Montgomery reached into his pocket. “Might this here be it?”

Herring squinted. “Looks like it. Yes.” He began reaching for it, but Ewell Montgomery returned the phone to his pocket. He flipped through the clipboard again. “And that’s when Officer Pitts come by, saw you on top of Hayley Dean, both of you bloody and injured. That ‘bout right, Brother Smith?”

“My name is…never mind. Yes, that’s when Officer Pitts arrived.”

“And thank the Good Lord he did.” The sheriff nodded in Pitts’ direction, feigned thought. “Interestin’. A deer you say? Can you explain to me if there was a deer, how come there ain’t no trace of no deer at the scene? No hairs, no droppins, no prints, no nothin’? My boys ain’t found nothin’.”

“I don’t know. It’s not like I’m making this up,” Herring said.

“Did the deer have a red nose? Maybe his name was Rudolph? Or was it Bambi?” Pitts interjected.

“I’ll tell you what our boys did find,” Montgomery began. “Human skin under Hayley Dean’s fingernails, and human skin under your hippie finger nails. Now what do you make a that, Brother Smith?”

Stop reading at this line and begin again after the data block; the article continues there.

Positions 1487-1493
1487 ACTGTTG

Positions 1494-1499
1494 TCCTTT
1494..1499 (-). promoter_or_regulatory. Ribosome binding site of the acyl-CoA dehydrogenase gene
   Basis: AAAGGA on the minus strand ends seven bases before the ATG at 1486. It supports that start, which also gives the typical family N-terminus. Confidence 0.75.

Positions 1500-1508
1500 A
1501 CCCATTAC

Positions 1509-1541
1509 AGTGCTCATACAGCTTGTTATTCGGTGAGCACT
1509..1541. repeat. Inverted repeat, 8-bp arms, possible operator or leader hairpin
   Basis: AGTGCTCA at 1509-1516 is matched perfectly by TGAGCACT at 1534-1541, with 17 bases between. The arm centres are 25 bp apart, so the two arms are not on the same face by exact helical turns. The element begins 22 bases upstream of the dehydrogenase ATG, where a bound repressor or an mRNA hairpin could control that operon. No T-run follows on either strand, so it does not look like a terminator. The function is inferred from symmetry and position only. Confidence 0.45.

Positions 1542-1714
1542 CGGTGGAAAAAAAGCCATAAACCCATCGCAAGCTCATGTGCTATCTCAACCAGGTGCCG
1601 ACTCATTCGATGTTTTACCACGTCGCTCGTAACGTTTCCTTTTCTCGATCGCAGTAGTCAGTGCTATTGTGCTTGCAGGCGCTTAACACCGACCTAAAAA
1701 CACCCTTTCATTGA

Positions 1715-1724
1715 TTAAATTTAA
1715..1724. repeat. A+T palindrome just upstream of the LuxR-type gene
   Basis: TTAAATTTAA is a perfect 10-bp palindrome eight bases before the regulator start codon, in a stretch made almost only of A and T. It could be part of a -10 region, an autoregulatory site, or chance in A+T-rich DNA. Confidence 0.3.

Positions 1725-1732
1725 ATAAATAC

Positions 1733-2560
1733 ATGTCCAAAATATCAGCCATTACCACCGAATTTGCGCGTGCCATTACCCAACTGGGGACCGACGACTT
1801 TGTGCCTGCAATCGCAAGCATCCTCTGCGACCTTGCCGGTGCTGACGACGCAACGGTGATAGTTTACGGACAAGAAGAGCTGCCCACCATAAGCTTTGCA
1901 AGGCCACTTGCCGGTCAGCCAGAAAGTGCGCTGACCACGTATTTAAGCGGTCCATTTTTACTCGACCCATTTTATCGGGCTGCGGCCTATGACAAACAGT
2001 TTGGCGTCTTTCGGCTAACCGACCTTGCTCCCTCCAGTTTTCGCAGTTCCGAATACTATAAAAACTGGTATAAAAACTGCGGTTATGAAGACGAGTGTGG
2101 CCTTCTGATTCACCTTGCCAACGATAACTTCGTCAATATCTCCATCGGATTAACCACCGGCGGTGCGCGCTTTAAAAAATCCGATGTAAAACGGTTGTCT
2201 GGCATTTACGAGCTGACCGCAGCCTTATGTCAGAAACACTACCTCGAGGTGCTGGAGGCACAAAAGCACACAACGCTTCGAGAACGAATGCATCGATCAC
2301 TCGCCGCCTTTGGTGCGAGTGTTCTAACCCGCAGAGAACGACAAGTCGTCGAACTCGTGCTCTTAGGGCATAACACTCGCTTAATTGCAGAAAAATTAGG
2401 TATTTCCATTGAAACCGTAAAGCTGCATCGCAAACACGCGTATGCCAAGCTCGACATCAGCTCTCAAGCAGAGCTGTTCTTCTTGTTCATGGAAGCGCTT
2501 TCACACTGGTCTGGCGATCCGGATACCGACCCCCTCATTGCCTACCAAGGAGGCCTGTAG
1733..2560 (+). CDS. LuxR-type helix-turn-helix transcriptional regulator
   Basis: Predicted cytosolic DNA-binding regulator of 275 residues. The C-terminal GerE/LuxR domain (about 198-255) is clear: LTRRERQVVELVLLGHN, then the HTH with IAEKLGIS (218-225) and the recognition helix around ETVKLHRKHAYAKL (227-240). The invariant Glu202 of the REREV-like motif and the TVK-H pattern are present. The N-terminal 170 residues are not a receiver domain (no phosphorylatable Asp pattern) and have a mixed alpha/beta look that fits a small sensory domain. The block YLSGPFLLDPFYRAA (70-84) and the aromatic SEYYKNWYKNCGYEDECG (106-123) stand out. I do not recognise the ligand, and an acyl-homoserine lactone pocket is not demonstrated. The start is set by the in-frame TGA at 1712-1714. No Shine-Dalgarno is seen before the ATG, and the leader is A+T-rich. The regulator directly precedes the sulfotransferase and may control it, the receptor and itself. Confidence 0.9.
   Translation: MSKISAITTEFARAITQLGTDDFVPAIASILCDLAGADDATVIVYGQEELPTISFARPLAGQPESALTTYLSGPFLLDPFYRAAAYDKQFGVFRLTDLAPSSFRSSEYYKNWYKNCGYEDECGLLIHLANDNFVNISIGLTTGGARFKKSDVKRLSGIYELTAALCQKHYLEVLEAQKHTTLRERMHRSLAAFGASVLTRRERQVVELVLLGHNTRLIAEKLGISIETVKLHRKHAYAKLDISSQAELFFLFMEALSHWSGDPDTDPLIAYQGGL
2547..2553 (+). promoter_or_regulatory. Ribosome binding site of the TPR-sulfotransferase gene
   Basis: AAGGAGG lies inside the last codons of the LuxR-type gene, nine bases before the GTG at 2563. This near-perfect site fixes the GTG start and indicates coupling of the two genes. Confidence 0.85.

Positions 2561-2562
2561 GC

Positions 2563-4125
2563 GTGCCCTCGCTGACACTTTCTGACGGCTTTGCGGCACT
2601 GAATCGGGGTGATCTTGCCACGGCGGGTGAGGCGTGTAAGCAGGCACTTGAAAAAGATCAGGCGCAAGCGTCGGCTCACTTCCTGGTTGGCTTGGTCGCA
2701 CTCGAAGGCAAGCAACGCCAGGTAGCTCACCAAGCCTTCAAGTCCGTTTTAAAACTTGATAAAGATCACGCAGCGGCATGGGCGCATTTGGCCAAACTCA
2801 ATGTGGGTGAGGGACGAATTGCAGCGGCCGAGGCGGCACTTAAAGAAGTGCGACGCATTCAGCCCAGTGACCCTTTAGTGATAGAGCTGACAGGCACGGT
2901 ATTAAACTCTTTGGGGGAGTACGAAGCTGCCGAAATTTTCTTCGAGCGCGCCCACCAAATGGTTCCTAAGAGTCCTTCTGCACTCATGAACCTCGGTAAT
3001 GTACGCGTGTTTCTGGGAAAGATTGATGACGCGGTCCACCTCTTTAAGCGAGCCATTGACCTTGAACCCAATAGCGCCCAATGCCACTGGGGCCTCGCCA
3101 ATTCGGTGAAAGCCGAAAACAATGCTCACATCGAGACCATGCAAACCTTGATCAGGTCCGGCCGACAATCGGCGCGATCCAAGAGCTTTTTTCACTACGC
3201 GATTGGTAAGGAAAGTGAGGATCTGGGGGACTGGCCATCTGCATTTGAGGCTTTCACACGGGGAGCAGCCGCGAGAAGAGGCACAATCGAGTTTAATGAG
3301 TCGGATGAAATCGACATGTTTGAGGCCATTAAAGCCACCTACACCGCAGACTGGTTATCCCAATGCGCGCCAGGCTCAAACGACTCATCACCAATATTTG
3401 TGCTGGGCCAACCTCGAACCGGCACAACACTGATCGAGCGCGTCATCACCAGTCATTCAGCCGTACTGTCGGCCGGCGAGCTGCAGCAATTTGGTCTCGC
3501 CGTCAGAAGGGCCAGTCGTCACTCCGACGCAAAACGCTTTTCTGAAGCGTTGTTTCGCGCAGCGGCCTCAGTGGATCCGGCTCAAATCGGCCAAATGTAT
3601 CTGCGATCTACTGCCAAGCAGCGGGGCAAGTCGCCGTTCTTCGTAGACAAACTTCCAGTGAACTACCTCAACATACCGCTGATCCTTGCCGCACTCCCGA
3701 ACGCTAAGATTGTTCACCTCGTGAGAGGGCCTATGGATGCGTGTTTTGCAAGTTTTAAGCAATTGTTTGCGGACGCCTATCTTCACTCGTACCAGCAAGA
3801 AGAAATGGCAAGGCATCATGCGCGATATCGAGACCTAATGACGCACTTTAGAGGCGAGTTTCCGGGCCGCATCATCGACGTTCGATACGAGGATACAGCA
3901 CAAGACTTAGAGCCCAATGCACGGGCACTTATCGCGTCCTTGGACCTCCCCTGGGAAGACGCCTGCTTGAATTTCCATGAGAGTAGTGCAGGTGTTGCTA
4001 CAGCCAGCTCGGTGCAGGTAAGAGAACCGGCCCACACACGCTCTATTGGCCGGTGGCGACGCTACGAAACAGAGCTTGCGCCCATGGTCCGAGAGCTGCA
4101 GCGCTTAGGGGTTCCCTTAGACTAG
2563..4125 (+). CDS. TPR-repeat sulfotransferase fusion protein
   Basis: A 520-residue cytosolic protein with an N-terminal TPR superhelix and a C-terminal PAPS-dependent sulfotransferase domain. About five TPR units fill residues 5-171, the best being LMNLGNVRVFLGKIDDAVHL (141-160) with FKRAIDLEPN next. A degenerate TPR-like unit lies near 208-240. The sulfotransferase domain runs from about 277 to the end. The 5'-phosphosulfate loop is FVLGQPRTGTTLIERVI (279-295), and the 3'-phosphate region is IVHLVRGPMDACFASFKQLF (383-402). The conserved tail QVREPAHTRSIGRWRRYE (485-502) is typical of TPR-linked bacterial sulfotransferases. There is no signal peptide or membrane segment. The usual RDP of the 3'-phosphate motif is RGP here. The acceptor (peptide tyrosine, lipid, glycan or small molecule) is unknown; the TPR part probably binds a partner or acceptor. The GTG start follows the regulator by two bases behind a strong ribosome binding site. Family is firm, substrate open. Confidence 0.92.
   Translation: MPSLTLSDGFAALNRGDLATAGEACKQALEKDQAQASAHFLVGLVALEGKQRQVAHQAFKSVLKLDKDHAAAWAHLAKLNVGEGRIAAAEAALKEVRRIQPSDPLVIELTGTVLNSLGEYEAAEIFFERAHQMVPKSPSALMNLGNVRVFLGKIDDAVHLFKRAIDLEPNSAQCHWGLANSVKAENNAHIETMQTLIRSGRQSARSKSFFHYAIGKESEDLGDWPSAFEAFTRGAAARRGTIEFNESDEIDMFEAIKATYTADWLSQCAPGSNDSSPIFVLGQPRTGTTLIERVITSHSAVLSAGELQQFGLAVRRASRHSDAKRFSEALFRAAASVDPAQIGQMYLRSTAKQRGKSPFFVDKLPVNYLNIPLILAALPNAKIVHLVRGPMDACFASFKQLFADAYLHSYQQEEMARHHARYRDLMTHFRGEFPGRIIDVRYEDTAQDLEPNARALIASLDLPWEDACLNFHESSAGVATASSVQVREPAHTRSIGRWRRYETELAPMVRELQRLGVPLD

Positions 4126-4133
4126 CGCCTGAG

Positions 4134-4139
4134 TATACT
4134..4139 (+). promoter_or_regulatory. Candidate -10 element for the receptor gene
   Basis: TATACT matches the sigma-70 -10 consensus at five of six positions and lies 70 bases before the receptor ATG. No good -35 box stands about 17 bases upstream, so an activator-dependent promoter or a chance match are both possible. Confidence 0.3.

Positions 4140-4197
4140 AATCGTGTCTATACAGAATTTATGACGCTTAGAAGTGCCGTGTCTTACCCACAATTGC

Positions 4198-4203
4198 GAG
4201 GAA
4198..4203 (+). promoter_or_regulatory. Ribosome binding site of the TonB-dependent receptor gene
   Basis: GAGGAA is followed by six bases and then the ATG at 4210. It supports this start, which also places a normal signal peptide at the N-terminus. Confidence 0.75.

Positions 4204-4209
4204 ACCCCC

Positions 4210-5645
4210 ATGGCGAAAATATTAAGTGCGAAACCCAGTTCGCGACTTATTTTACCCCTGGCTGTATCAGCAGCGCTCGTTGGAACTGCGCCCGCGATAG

“I already told you I had to struggle with Ms. Dean. Under the circumstances she understandably acted irrationally. I worried most about the laceration to her-”

The door opened. A sullen-looking uniformed officer unfamiliar to Herring walked in, stopped inches from Sheriff Montgomery. The latter nodded. Herring didn’t like his facial expression. It changed from one of sick amusement to grim. The one-sided conversation lasted less than a minute. The man walked out.

Montgomery addressed Herring. “I got some bad news for you, Brother Smith. Miss Hayley Dean died in the hospital. She never recovered. Probably jest as well, given the trauma and all. God rest her soul.”

“On no,” was all Herring could say.

“Brother Smith,” Montgomery began, “I’m arrestin’ you fer the murder of Hayley Dean.”

“I demand to see a lawyer,” Herring protested.

“You ain’t in no position to demand nothin’. The only person yer goin’ see now is Johnnie Britt. Taylor, go fetch Johnnie.”